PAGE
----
Swapping the car for active travel one day a week makes a ‘significant impact’ on carbon emissions, according to a new study led by researchers from the University of Oxford’s Transport Studies Unit.
Emission targets are unlikely to be met without a significant move away from motorised transport, according to the researchers, and shifting to active transport could save as much as a quarter of personal CO2 emissions from transport.
Published in the journal Global Environmental Change, this is the first study of the carbon-reducing impact of city-based lifestyle changes and it reveals that increases in active mobility significantly lower carbon footprints, even in urban European contexts with a high incidence of walking and cycling.
Lead researcher Dr Christian Brand said: "By following nearly 2,000 urban dwellers over time we found that those who switch just one trip per day from car driving to cycling reduce their carbon footprint by about 0.5 tonnes over a year, representing a substantial share of average per capita CO2 emissions.
"If just 10% of the population were to change travel behaviour, the emissions savings would be around 4% of lifecycle CO2 emissions from all car travel.
"Our findings suggest that, even if not all car trips could be substituted by bicycle trips, the potential for decreasing emissions is huge."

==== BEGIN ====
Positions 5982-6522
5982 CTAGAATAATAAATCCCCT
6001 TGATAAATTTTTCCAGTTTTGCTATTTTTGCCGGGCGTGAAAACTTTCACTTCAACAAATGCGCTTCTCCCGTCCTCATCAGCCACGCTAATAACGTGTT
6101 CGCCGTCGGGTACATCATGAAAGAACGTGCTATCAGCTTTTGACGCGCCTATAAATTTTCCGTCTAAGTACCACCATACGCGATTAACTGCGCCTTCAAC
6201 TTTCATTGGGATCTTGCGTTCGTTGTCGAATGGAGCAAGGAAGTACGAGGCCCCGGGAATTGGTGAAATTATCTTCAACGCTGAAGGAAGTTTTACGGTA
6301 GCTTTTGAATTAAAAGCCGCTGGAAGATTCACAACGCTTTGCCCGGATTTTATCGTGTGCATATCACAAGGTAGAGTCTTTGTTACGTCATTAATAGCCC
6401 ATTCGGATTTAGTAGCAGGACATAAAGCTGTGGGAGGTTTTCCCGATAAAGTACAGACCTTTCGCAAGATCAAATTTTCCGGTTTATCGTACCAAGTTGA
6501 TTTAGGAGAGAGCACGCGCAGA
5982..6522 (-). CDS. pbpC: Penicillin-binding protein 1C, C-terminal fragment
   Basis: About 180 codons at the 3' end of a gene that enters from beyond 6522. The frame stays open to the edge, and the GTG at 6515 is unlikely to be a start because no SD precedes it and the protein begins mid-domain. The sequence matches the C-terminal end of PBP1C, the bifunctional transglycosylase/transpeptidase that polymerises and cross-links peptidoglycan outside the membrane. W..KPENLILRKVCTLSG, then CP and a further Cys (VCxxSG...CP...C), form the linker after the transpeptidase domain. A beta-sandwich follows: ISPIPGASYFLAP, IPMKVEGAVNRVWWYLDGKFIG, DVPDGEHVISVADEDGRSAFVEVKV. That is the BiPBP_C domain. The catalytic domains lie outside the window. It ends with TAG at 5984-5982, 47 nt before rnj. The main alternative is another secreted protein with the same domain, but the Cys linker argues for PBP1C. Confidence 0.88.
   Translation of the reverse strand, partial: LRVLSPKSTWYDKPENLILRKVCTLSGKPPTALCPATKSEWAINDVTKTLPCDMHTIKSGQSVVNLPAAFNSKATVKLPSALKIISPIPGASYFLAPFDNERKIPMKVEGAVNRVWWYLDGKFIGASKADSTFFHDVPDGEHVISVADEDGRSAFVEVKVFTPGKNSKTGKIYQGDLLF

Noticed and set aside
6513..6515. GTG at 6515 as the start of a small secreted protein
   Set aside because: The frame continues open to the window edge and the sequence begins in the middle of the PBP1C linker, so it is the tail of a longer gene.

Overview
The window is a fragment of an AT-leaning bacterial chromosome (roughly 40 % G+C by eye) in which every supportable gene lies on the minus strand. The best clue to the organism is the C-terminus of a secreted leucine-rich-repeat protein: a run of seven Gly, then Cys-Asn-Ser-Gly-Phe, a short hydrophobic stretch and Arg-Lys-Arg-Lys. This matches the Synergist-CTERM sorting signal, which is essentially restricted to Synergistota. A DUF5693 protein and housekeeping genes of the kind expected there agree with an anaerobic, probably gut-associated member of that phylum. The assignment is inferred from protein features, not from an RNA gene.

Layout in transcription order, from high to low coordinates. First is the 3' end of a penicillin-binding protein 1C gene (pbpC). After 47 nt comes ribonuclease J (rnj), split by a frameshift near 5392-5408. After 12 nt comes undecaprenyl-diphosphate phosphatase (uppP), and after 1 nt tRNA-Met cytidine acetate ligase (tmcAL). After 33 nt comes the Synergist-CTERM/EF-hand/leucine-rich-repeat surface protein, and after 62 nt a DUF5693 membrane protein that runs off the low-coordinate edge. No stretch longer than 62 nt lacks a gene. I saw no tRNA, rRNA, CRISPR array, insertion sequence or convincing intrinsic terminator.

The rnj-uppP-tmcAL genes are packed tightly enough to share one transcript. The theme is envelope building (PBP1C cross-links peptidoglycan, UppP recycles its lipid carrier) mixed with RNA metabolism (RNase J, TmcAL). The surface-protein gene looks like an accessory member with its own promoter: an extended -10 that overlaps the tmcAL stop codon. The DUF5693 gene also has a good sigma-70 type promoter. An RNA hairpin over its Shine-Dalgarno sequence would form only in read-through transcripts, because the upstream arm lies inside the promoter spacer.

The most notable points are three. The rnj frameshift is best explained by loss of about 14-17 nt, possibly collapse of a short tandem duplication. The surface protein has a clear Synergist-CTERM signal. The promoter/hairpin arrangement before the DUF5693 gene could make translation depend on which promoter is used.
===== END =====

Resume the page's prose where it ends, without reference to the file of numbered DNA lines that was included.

The study collected primary data on daily travel behaviour, journey purpose, as well as personal and geospatial characteristics in seven European cities and derived mobility-related lifecycle CO2 emissions over time and space.
Average per capita CO2 emissions from transport (excluding international aviation and shipping) ranged between 1.8 tonnes of CO2 per person per year in the UK to 2.7 tonnes of CO2 per person per year in Austria.
According to the Global Carbon Atlas, average per capita CO2 emissions from all activities were eight tonnes per year in the UK (on a consumption basis).
The largest benefits from shifting from car to active travel are for business travel followed by social and leisure trips, and commuting to work or place of study, according to the researchers.
They also found that those who already cycled had 84% lower CO2 emissions from all daily travel than non-cyclists.
Dr Brand added that switching from car to active mobility would not only “make a real difference” to climate change, it would also reduce social inequalities and improve public health and quality of urban life post-Covid-19.